Much of gardening and landscaping in Florida revolves around the USDA climate zone realities of potential freezes or cold weather. People in the panhandle are of like cold-hardy avocadoes and people in Central Florida yearn for tropical like flowers, foliage and fruit… If it makes you feel any better, people in south Florida have their own tantalizing plants that are practically moored the geographic space between the Tropics of Cancer and Capricorn. For instance, cacao will lose its leaves when temperatures reach the 50’s. It seems that human nature always has us yearning for the grass on the other side of fence. The reality is much of central Florida to northern portion of south Florida (i.e., USDA Hardiness Zone 9) can be subject to occasionally damaging frosts – which rules out many tropical plants to most property owners and nursery growers unwilling to gamble with potentially expensive landscape material. Sure, microclimate and the decreasing risk of severe, long duration sub-freezing events is enough to entice some brave planters. However, why not remove the risk as much as possible? There are few things in life that are certain (death and taxes certainly come to mind…), but for folks that only experience mild frosts, there is occasional frigid bluster of USDA Hardiness Zone 9 that would wither and kill most true tropical palms to their frost-sensitive crownshafts…
Image Credit: USDA and OSU
Right: A maturing high plateau coconut palm in Mounts Botanical Garden.
Left: Seeds of the high plateau coconut are only vaguely like true coconuts. Credit: Mijoro Rakotoarinivo, CC-BY-SA-3.0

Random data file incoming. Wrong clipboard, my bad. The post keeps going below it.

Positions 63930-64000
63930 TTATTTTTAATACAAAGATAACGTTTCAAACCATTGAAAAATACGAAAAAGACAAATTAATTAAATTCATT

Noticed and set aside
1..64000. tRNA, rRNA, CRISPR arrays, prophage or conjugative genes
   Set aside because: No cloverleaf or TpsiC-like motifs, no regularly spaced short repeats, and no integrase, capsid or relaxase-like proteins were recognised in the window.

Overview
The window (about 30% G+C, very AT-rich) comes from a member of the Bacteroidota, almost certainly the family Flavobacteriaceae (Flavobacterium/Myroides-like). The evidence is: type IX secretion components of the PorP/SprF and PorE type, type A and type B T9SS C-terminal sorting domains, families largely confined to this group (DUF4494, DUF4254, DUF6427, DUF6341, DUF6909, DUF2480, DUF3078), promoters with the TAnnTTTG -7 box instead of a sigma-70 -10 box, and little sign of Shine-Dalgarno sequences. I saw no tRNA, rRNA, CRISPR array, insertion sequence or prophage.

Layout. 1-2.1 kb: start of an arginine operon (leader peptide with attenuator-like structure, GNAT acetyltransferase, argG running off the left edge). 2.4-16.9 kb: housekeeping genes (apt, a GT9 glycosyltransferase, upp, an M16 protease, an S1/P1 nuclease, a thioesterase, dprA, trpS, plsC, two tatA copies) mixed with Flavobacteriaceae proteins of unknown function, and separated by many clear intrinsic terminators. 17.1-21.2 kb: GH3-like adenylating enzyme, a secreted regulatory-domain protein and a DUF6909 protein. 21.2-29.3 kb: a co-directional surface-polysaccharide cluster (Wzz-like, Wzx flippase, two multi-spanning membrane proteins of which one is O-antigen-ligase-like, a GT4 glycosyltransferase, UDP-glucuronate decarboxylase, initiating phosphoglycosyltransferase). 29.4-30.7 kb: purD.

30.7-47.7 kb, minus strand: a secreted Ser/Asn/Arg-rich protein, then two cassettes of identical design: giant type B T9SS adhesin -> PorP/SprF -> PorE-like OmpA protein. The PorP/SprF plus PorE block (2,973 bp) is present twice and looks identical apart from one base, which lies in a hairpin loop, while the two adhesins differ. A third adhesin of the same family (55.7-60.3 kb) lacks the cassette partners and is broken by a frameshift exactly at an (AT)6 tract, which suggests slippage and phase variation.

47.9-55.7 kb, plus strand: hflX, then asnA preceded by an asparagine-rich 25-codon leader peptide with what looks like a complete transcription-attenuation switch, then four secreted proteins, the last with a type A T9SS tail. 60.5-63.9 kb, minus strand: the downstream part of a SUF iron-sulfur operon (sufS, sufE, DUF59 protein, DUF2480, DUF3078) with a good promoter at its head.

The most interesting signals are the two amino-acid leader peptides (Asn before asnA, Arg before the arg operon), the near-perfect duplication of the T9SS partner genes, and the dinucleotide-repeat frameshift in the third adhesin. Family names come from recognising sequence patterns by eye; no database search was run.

From Madagascar, an island-nation and evolutionary furnace that also brought you the frost-tolerant Bismarck Palm… introducing Beccariophoenix alfredii, or “the high plateau coconut palm.” Despite the name, this palm does not produce edible coconuts, but seen on the street, most people would mistake this palm for its cousin, the true coconut palm. This is a bizarre and still poorly understood palm – it was not known to science until 2007 – and before that, it was considered to be a subpopulation of the window palm (Beccariophoenix fenestralis). Since its cultivation has been a relatively recent endeavor, there is still much to be ascertained. So, buyer beware – this palm may have certain issues that have yet to be encountered like diseases, pests, or disorders that may manifest in Florida's landscape.
However, this palm has shown promise in enduring cold temperatures to 25° F, particularly for mature individuals, and for many a gardener/landscaper – that is more than enough to give this palm a try. Be aware of seed and nursery source as well. There is a high probability that many of the seeds/plants on the market are actually window palm, which also has some cold tolerance, but not to the same degree as the high plateau coconut palm.
Left: High plateau coconut palms in 10-gallon containers.
Right: Nursery stock of the high plateau coconut palms that have endured sub-freezing temperatures in central Florida. Note cold damage on the younger, more tender palms